Harlem Renaissance Poets on Poetry Foundation, Part 2

HR2

This post is a continuation from last week, looking at the work of poets associated with the Harlem Renaissance, in particular those whose work I didn’t know well. There’s a great introduction to the Harlem Renaissance poets and a selection of their work at the Poetry Foundation website.

As you may know, the Harlem Renaissance is the name given to the emergence of a group of Black writers, artists, playwrights and musicians in the early 20th century when the Great Migration brought large numbers of Blacks, especially from the south, to work in northern cities. Clustered in Harlem, artists of all kinds came together, influencing and encouraging each other

Fenton Johnson began writing and publishing before the start of the Harlem Renaissance, and spent most of his life in Chicago, where he grew up in a well-off family. Still, he is claimed by Harlem Renaissance poets as a forerunner. In addition to poetry, he wrote short stories, plays and essays. He worked as a college professor and journalist, as well as editor for several small magazines. Many of his poems take the form of spirituals, such as “How Long O Lord”:

How long, O Lord, nobody knows!
My honey’s resting near the brook.
How long, O Lord, nobody knows!
How long, O Lord, nobody knows!
I pray she’ll rise on Judgment Day.
How long, O Lord, nobody knows!

Other poems capture what it’s like to be a Black man in this society, such as “Tired” which starts “I am tired of work; I am tired of building up somebody else’s civilization” and builds to “It is better to die than it is to grow up and find out that you are colored.”

James Weldon Johnson (no relation) combined social activism with his writing activities. Head of the National Association for the Advancement of Colored People (NAACP) during the 1920s, he also found time to author studies of Black poetry, music, and theater. He’s known for his realism in his novels and for capturing the rhythms of Black life—schooled and unschooled, preachers and orators. For example, in A Poet to His Baby Son” he sees the beginnings of a poetic imagination, but cautions the child not to be a poet:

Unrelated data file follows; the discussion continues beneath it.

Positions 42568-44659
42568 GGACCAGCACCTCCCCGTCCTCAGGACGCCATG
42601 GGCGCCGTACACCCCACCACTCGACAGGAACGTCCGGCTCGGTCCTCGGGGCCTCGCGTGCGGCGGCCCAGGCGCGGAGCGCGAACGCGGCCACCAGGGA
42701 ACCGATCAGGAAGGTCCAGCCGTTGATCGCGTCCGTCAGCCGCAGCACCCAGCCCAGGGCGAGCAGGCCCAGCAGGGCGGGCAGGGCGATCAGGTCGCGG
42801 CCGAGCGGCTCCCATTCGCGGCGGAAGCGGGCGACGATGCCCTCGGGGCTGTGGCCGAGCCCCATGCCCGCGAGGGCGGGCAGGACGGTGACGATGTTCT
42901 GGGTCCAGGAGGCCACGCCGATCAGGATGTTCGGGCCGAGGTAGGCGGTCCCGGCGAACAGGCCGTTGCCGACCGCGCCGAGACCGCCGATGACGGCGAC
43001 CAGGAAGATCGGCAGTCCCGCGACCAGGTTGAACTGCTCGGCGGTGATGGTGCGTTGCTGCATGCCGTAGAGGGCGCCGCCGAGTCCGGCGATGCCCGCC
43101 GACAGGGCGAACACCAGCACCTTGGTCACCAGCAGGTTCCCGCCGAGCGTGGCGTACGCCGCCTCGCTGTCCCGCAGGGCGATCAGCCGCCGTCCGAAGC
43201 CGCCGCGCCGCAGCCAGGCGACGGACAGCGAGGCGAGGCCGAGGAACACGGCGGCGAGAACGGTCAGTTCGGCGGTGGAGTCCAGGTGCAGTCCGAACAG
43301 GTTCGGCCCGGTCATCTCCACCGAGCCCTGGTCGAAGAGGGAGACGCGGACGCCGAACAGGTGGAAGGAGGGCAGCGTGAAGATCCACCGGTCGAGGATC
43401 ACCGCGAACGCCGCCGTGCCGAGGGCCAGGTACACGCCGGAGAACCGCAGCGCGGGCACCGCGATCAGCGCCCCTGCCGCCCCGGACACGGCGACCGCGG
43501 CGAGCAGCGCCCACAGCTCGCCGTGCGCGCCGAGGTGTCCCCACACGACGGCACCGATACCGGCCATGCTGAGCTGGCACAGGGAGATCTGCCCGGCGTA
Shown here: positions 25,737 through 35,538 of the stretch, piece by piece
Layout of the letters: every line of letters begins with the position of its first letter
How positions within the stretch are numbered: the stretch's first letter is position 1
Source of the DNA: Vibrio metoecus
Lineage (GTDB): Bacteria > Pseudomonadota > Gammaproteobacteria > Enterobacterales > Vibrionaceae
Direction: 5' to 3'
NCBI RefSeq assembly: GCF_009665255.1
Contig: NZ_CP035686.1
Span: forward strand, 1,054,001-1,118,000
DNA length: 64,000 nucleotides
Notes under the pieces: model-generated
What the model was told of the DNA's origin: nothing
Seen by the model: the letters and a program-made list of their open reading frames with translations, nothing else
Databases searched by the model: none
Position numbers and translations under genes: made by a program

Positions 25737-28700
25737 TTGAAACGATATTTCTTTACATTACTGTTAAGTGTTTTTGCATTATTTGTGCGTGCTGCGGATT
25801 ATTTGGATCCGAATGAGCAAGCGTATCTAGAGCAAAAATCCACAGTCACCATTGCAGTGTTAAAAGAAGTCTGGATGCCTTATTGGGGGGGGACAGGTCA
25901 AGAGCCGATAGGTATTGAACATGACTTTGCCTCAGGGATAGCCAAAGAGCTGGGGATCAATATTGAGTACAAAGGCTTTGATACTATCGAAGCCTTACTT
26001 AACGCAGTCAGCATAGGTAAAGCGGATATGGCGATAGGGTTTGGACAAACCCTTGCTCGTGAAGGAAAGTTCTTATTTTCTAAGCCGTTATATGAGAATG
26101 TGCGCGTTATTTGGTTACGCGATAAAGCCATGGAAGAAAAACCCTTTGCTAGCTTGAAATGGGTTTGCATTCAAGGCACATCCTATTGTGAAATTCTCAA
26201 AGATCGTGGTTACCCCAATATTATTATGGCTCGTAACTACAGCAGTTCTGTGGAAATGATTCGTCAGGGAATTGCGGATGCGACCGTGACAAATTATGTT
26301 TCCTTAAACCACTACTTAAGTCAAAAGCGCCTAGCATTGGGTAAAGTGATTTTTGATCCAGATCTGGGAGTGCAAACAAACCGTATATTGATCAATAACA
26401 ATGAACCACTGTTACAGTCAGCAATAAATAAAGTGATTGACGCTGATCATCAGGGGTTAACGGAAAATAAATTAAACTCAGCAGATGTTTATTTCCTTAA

For poets no longer are makers of songs,
Chanters of the gold and purple harvest,
Sayers of the glories of earth and sky,
Of the sweet pain of love
And the keen joy of living;
No longer dreamers of the essential dreams,
And interpreters of the eternal truth,
Through the eternal beauty.
Poets these days are unfortunate fellows.
Baffled in trying to say old things in a new way
Or new things in an old language,
. . .

My son, this is no time nor place for a poet;
Grow up and join the big, busy crowd
That scrambles for what it thinks it wants
Out of this old world which is—as it is—
And, probably, always will be.

Countee Cullen went in a different direction, calling for Black poets to work within a traditional framework, naming Keats and Houseman as his poetic models. Yet he wanted to reclaim African arts (a movement called Négritude) and was politically active, becoming president of the Harlem NAACP chapter. He was married to Nina Yolande DuBois, daughter of W.E.B. DuBois. No surprisingly, anger at racism was one of his main themes, as in “Yet Do I Marvel”:

I doubt not God is good, well-meaning, kind
And did He stoop to quibble could tell why
The little buried mole continues blind,
Why flesh that mirrors Him must some day die,
Make plain the reason tortured Tantalus
Is baited by the fickle fruit, declare
If merely brute caprice dooms Sisyphus
To struggle up a never-ending stair.
Inscrutable His ways are, and immune
To catechism by a mind too strewn
With petty cares to slightly understand
What awful brain compels His awful hand.
Yet do I marvel at this curious thing:
To make a poet black, and bid him sing.

William Waring Cuney’s musical background, attending the New England Conservatory of Music, emerges in his poetry. Infused with the rhythms of jazz and blues, his poems bounce and swing. Here’s the beginning of his tribute “Charles Parker, 1925-1955”:

Listen,
This here
Is what
Charlie
Did
To the Blues.
Listen,
That there
Is what
Charlie
Did
To the Blues.
This here,
bid-dle-dee-dee
bid-dle-dee-dee . . .

It’s interesting to see the different approaches to working within or combining various traditions. I’ll certainly be looking to read more of their poetry.

If you write poetry, what traditions influence your work? If you read poetry, what traditions are you drawn to?

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